strands ship in
Virgin Islands

A Honolulu judge orders the ship
to stay out of non-U.S. ports

CHARLOTTE AMALIE, U.S. Virgin Islands >> Hundreds of cruise ship passengers have been stranded in the U.S. Virgin Islands for more than a week because its owner filed for bankruptcy in Hawaii.

Olympic World Cruises' liner Olympia Voyager was supposed to leave nearly two weeks ago for a 16-day Christmas and New Year's cruise to St. Barthelemy and the Amazon River in Brazil and return to Port Everglades, Fla., on Friday.

But a U.S. bankruptcy judge in Honolulu, after the Voyager had already left from Florida on Dec. 17, ordered the ship and its 750 passengers to avoid all foreign ports and dock in this U.S. territory of 108,000 residents.

The dispute with lenders also led to the cancellation of a 14-day Christmas and New Year's cruise that was to bring 750 people to Hawaii.

The liner Olympia Explorer was supposed to have departed Los Angeles Dec. 22 en route to Hilo, Kona, Maui, Honolulu and Kauai after a stop in Ensenada, Mexico. The Explorer had previously returned to California from Honolulu after a German creditor unsuccessfully tried to keep the ship in Hawaii.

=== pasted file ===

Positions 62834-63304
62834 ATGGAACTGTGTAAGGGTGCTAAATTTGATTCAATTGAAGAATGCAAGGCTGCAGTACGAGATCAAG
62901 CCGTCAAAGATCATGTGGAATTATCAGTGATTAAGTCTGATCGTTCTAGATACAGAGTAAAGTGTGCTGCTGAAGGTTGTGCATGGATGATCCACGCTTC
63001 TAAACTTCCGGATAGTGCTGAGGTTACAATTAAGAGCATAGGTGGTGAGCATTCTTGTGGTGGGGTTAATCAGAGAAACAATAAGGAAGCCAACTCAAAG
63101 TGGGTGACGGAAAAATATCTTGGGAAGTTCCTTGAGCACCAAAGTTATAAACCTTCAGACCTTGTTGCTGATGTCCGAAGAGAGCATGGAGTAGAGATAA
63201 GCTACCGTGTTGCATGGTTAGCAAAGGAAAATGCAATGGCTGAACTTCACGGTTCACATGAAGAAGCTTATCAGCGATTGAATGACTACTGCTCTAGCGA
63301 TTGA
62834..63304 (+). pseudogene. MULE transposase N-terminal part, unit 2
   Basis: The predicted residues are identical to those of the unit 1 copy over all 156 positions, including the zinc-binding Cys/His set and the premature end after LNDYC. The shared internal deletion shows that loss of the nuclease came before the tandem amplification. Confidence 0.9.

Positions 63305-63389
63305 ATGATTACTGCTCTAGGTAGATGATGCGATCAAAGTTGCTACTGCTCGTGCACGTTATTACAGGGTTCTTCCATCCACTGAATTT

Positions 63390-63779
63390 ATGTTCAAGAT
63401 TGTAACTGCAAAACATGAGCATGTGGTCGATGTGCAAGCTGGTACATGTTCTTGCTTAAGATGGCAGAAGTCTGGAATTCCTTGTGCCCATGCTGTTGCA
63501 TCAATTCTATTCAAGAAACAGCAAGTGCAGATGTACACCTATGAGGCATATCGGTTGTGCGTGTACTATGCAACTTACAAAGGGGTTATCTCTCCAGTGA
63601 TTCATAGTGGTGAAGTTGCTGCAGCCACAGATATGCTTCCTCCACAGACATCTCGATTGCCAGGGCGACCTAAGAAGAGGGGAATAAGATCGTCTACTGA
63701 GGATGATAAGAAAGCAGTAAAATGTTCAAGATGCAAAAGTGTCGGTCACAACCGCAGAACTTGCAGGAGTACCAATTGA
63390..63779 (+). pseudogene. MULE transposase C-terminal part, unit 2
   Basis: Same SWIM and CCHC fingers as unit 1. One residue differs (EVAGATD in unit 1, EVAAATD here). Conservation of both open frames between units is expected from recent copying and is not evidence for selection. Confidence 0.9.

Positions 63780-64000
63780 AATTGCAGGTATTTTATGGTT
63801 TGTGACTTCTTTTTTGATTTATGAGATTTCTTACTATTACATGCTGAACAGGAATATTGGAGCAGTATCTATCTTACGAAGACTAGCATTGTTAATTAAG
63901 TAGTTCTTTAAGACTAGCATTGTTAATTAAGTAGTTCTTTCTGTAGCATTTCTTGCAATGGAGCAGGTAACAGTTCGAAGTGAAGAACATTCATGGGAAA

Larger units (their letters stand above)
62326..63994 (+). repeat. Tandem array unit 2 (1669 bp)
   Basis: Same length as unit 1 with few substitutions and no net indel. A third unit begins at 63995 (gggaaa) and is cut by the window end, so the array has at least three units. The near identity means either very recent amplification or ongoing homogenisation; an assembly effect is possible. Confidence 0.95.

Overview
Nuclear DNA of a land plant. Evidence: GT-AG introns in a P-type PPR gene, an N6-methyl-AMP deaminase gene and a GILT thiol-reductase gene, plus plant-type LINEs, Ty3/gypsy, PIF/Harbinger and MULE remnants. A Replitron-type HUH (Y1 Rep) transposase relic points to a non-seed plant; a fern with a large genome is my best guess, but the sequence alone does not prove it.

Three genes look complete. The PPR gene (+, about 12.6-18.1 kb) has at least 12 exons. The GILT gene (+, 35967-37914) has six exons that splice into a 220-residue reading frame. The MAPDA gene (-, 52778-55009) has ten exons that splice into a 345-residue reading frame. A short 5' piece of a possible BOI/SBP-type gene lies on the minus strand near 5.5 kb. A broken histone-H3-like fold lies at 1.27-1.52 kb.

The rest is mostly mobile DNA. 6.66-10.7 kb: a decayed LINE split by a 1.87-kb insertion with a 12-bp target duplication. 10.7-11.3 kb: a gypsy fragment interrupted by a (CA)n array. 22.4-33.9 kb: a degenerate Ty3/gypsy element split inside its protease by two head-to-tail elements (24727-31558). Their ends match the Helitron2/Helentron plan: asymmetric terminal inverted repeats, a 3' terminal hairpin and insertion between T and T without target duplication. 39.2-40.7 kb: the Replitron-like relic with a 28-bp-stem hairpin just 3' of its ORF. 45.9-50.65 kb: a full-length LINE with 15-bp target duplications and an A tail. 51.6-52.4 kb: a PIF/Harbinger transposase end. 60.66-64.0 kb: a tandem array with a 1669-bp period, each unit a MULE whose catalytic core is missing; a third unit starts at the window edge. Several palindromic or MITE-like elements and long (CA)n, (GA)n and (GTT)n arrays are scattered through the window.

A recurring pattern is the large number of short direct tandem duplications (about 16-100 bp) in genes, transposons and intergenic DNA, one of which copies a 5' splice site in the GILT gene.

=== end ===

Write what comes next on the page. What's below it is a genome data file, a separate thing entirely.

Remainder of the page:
The Olympic Voyager was scheduled to leave yesterday from St. Thomas for Florida, but several passengers said the ship's crew told them that the departure was postponed until today.

"We really can't complain," Bill Seigel, a Voyager passenger traveling with a group of 12 retirees from Boca Raton, Fla., said yesterday. "(But) we'd like to know if we are definitely getting back by January."

Cruise line officials could not be reached for comment.

Olympic World's and Royal World's Greek-based parent company, Royal Olympic Cruise Lines Inc., which is not in bankruptcy, issued a statement last week saying future plans for the Voyager and Explorer depend on negotiations with lenders and bankruptcy judge approval.

Two German banks holding delinquent mortgages on the Olympia Voyager were preparing to seize the ship along with another liner, Olympia Explorer, belonging to sister company Royal World Cruises. The Explorer was docked in Honolulu.

Olympic World and Royal World filed for Chapter 11 in U.S. Bankruptcy Court in Hawaii, protecting it from creditors. However, they must restructure their debt before they can emerge from bankruptcy court.

U.S. Bankruptcy Court Judge Robert Faris ordered the Olympia Voyager to St. Thomas, preventing it from visiting any foreign ports. Lender agents had argued that other unpaid creditors would try to seize the ship while it was outside the jurisdiction of U.S. bankruptcy law.

The Voyager's first stop was supposed to be St. Barthelemy, a French Caribbean overseas department.

Many business owners said the ship's unintended visit to St. Thomas has not put a damper on the spirits of most passengers.

"We had a lot of their customers in our store," shopkeeper Vinod Mohannani said. "They come in and shop, and they're kind of taking it in stride."


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